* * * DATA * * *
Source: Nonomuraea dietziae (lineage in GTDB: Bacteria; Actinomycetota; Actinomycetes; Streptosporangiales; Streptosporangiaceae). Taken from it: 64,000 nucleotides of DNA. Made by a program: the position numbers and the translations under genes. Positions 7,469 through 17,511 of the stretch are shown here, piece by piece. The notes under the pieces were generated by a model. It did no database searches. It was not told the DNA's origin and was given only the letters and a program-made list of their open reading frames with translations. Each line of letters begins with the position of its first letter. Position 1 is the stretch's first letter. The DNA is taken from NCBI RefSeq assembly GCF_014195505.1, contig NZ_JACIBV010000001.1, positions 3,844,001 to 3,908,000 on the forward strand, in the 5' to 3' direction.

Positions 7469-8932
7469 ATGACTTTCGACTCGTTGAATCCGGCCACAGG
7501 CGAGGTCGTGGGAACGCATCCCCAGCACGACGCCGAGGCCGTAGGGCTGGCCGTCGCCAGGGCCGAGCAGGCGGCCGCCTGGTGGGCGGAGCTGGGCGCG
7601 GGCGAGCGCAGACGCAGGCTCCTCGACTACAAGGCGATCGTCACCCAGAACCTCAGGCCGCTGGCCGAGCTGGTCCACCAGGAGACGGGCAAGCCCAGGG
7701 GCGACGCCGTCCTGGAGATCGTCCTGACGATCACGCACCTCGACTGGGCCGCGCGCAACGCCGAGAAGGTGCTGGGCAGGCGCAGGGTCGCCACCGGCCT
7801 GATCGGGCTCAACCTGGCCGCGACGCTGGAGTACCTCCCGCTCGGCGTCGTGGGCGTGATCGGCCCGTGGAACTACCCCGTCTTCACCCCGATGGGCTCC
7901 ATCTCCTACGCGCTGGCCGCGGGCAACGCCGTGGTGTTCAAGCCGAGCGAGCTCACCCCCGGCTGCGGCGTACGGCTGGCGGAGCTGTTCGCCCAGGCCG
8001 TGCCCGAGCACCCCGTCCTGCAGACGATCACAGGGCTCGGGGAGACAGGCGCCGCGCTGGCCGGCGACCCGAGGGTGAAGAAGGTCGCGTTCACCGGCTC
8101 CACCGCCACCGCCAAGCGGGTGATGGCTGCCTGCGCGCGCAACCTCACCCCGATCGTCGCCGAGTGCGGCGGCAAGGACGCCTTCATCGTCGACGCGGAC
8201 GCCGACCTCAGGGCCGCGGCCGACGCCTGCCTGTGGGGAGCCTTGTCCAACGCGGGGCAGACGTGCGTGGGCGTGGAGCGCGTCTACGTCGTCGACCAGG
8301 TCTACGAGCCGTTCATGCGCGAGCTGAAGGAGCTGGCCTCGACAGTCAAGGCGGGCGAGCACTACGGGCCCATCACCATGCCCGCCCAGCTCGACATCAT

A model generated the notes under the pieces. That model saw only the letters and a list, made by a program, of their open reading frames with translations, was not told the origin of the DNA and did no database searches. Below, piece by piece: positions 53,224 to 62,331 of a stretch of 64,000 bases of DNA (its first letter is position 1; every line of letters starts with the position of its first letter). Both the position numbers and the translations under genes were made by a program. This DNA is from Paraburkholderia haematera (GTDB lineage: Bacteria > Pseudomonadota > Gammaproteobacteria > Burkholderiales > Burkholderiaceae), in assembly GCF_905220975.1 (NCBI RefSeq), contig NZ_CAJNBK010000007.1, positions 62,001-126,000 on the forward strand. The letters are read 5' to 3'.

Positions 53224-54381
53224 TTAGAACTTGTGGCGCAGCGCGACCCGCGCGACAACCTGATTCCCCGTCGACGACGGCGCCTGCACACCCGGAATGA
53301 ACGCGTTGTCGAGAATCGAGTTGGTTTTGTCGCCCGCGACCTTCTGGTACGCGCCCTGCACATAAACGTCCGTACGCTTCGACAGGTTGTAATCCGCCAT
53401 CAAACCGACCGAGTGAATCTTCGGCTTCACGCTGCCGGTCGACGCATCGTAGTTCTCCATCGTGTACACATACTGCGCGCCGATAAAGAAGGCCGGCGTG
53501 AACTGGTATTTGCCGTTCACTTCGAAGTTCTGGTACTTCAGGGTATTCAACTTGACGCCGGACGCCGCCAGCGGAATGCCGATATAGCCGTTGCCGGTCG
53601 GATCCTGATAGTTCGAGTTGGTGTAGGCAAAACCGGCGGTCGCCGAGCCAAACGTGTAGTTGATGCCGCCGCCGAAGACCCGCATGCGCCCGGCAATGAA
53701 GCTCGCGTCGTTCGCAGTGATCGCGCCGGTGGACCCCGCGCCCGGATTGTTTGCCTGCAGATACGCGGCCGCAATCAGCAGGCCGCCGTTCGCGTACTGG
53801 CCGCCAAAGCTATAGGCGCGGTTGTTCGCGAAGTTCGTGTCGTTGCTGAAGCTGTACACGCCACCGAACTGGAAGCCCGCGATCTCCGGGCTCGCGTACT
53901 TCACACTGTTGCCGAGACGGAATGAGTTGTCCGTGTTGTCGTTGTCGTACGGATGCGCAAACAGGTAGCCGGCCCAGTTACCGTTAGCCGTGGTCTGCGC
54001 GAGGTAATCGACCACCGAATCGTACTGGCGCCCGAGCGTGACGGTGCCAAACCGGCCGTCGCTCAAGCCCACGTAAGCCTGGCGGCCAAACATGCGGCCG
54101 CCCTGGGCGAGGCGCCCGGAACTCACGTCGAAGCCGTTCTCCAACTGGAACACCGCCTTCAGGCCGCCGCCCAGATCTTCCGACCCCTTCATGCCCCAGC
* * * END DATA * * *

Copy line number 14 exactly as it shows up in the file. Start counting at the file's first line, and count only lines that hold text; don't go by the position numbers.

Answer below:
Positions 53224-54381